We arrived in KL at 2am. I never like arriving at that hour. So few people around, its dark, and you're basically left somewhere you dont know to figure your way around. There was the usual gaggle of taxi drivers there to accost you when you got off the bus. Sometimes they can be real aggrivating. You've just come from a relaxing bus ride, or long sleep and you get off the bus to "Mister, where you going? I take you, come on! Where you go? Where? You like hotel? I take you to hotel. We go. Come. Where you going?". This rapid fire questioning. If ever there is a driver relaxing against his car, we will go over to him, but there rarely is. In any case, the drivers wanted 30 Ringgit ($8) to take us to the backpackers place we were looking for, or a closer one if there was one. He refused to run the taxi meter. So did everyone else. It sounded way too high, as we had heard other travelers tell us it should be 5R, so we told the guy to go away. Another driver came up and said he'd take us there for 15R. Still sounded high, but at this hour, I wasnt about to quibble over 4 bucks. Dave wanted to demand a fair price and the taxe driver went in to a rant. Right there on the street. He threw up his hands and couldnt believe we had the audacity to offend him like that. Screaming and carrying on. Then he handed us the keys to the car and said if we could find a cheaper price anywhere we could have his car. Temping offer bud, but I'm too tired to try. I told the dude to chill out and we'd take it for the 15R. As we were walking to the taxi, there was a hotel right across the street. Looked cruddy, but do-able for the night. We could sleep and find better accomodations in the daylight when we had our bearings. We went in and the owner said the hotel was for Malaysians only, but there was a backpackers place one minutes walk away. Sure enough, there was. The taxi guy was going to charge us 15R to take us one block. Bastard.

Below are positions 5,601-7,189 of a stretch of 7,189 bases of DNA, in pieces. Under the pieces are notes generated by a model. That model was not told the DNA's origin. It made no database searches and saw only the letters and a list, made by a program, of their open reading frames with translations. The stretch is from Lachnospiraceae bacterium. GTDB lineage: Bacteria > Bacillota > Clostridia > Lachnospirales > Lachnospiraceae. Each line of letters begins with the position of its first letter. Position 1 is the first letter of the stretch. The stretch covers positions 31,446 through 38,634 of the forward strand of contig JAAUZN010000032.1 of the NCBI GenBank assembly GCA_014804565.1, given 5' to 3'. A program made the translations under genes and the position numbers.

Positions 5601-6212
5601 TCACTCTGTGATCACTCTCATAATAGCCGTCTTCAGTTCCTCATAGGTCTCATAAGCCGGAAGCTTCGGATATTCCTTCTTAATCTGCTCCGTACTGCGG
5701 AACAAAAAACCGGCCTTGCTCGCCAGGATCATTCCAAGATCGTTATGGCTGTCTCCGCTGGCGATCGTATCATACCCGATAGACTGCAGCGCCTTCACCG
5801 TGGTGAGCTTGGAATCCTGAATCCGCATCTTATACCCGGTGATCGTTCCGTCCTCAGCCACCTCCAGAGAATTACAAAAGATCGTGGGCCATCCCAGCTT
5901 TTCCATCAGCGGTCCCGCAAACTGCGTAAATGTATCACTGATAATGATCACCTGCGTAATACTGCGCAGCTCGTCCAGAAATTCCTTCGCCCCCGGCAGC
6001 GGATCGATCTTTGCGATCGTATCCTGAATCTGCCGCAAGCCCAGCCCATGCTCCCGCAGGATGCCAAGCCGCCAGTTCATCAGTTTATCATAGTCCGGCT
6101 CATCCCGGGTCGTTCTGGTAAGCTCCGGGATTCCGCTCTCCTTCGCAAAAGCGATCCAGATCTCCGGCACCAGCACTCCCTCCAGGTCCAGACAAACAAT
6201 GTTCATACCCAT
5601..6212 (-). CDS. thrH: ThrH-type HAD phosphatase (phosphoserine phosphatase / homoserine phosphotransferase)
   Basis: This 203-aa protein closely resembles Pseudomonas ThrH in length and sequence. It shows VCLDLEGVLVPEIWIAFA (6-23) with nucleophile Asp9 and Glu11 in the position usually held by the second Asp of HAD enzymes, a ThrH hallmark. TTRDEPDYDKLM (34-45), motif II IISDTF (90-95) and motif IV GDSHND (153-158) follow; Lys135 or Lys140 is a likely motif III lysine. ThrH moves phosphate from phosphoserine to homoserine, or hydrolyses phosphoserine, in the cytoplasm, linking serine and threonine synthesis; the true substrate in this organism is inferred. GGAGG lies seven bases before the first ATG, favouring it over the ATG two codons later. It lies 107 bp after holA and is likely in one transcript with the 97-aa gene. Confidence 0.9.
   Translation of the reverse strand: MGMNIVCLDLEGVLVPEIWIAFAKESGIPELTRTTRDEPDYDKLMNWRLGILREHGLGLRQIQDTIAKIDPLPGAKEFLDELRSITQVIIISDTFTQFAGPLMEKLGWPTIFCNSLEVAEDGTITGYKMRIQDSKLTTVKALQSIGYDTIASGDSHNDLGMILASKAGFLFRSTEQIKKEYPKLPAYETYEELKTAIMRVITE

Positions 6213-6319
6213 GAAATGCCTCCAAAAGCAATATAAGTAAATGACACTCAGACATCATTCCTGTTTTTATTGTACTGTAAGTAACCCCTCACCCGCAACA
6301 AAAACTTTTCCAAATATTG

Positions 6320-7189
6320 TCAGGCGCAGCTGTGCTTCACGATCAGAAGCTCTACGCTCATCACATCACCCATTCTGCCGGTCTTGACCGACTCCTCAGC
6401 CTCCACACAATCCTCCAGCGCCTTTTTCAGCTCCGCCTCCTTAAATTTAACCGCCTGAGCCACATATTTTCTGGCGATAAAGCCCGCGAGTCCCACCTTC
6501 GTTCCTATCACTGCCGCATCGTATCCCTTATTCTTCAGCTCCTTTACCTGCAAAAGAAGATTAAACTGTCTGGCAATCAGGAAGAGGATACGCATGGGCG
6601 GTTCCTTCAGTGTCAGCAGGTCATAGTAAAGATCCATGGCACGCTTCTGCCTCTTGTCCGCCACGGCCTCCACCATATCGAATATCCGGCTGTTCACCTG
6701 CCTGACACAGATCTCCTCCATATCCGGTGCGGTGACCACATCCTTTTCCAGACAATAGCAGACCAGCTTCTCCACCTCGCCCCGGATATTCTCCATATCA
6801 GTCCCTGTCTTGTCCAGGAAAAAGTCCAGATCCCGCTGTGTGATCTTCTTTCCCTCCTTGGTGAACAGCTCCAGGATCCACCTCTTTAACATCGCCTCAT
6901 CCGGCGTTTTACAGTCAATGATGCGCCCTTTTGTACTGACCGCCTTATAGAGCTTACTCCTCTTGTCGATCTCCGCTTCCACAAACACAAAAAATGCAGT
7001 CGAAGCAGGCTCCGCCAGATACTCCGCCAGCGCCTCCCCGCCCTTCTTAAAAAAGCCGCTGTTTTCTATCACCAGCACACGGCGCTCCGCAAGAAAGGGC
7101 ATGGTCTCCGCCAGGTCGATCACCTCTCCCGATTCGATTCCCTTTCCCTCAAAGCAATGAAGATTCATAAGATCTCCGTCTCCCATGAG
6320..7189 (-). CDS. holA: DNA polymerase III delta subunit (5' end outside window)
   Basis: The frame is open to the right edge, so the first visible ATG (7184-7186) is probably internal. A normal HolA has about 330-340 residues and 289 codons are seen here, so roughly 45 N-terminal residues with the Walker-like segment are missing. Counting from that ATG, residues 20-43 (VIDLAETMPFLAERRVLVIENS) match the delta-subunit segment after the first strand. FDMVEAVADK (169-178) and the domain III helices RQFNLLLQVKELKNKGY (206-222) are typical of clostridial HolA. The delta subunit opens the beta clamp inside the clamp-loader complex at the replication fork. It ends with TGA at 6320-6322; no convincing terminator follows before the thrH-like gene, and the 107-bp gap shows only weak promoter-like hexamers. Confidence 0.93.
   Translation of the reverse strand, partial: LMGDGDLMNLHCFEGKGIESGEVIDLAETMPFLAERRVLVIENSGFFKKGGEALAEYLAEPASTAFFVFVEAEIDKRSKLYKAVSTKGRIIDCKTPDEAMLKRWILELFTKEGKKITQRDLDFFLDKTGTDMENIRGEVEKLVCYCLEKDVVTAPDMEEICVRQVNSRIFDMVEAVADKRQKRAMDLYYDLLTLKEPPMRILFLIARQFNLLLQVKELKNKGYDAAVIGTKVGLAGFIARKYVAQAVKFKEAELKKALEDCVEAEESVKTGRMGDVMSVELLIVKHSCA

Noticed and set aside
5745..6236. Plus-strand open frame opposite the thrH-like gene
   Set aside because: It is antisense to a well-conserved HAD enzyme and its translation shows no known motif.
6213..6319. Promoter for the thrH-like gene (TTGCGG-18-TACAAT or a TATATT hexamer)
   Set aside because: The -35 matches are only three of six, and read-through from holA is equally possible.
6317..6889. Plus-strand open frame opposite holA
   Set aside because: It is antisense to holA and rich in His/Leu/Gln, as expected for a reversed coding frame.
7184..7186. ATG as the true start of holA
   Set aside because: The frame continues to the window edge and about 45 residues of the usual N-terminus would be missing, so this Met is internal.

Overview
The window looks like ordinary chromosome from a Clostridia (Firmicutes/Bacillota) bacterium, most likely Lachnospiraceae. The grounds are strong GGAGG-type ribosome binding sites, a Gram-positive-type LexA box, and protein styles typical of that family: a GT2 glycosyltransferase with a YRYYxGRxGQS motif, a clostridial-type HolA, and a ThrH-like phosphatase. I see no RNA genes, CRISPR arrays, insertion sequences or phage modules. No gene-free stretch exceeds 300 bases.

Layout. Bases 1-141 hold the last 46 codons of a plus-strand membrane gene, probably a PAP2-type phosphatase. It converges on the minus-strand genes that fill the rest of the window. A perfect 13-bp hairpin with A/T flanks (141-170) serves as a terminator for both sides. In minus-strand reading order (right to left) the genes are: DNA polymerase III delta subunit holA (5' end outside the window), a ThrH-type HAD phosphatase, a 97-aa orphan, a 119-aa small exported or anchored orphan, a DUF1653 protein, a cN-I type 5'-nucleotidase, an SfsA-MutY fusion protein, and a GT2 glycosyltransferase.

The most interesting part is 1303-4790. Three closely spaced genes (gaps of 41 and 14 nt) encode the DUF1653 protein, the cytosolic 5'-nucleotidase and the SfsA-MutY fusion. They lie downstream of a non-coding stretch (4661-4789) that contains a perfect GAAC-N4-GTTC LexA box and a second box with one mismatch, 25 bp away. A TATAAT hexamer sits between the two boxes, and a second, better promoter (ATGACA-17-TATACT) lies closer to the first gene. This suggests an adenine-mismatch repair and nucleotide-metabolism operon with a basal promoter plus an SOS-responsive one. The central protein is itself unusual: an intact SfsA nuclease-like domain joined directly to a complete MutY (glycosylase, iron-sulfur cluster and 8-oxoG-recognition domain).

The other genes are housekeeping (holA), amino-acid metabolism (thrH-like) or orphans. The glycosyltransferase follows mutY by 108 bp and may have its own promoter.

I'd like to say that the rest of KL got better from the standpoint of getting ripped off, but it didnt. As a tourist, you become accustomed to paying higher prices than the locals, and to some extent, thats fine, really. But the extent to which we felt it in KL was much higher than elsewhere.